Alice’s head is full of nonsensical things – she would rather daydream than read a boring book with no pictures in it or listen to her lessons, which she finds dull. In a nutshell, “That’s it, Dinah. If I had a world of my own, everything would be nonsense. Nothing would be what it is, because everything would be what it isn’t. And contrariwise, what it is, it wouldn’t be. And what it wouldn’t be it would. You see? In my world, you wouldn’t say “meow”. You’d say, ‘Yes, Miss Alice.’ Oh, but you would. You’d be just like people, Dinah. And all the other animals too. Why, in my world… Cats and rabbits would reside in fancy little houses, and be dressed in shoes and hats and trousers. In a world of my own… All the flowers would have very extra special powers. They would sit and talk to me for hours when I’m lonely in a world of my own. There’d be new birds, lots of nice and friendly how-de-do birds. Everyone would have a dozen bluebirds within that world of my own. I could listen to a babbling brook and hear a song that I could understand. I keep wishing it could be that way because my world would be a Wonderland.” Alice banters with every creature she meets, winds up dueling with words with Cheshire Cat and even quibbling with the Red Queen at her own trial. But she has poor sensory awareness, constantly over-eating the cakes and mushrooms that make her larger or smaller, losing track of herself in the forest, forgetting what she is doing and where she is going, and bemoaning being lost and wishing to be home when in a bad situation. At one point, she complains that she is tired of things being nonsensical (“It would be so nice if something would make sense for a change”). She bandies about words and changes their meaning, she argues with the flowers about what she is, she grows more and more curious about the White Rabbit, where he is going, and what he is doing. Alice also has some ideas about the importance of being polite, well-mannered, and nice to other people. She talks through her feelings as they are happening, cries openly, becomes angry easily, and tells others off, but she can also flatter out of an attempt to protect herself.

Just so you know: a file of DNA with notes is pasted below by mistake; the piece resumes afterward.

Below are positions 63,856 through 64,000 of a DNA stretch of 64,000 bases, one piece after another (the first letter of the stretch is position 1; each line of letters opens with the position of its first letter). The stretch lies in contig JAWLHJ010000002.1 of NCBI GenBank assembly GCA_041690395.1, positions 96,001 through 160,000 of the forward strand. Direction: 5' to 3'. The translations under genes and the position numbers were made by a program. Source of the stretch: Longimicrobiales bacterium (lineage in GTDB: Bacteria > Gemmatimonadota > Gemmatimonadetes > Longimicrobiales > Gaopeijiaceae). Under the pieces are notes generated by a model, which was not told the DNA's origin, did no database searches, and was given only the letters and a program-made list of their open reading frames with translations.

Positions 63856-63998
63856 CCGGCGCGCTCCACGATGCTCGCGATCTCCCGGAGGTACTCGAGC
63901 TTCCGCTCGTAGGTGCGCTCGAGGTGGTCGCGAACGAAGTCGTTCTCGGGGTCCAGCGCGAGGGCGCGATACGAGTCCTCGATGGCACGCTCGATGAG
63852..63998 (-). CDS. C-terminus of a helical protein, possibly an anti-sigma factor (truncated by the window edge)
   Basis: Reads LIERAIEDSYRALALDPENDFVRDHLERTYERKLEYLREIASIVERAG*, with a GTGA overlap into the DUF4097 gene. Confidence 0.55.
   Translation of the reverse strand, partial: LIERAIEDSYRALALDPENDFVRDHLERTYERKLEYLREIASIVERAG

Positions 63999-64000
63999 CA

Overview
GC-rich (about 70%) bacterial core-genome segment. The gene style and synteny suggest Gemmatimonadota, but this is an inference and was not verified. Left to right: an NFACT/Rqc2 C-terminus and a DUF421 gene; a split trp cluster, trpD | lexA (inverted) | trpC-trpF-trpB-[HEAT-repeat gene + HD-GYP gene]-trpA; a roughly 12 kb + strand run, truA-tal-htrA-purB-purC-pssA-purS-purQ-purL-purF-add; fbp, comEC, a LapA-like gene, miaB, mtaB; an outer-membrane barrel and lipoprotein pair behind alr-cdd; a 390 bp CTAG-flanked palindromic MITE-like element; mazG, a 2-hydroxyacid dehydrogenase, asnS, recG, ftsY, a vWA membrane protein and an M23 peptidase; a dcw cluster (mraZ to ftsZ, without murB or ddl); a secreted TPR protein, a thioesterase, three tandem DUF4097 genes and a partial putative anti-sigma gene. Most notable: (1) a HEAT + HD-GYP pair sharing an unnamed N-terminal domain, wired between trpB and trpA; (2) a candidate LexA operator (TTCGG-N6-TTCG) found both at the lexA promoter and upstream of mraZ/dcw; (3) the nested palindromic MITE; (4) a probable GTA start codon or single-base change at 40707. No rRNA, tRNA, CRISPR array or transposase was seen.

Enneagram: 7w6 so/sp

Alice has the attention span of a gnat. She is easily distracted in the environment, chasing after whatever catches her attention, rather than her constant focus on the White Rabbit – she, in a way, is a visual personification of being inside a 7’s head – constant fluctuations in attention, abandonment of one train of thought for another, chasing after whatever is whimsical, colorful, and entertaining, somewhat quarrelsome and bad-tempered. She has no interest in trying to learn or read anything hard – if there’s no pictures, why should she focus on it, when she can imagine better things inside her head and make up stuff? Her 6 wing, however, has no intention of getting her head chopped off, making her malleable in the court of the Red Queen (up to a point) but also somewhat aggressive in protecting herself, cautious about the woods at night, and prone to wanting to be around well-mannered people.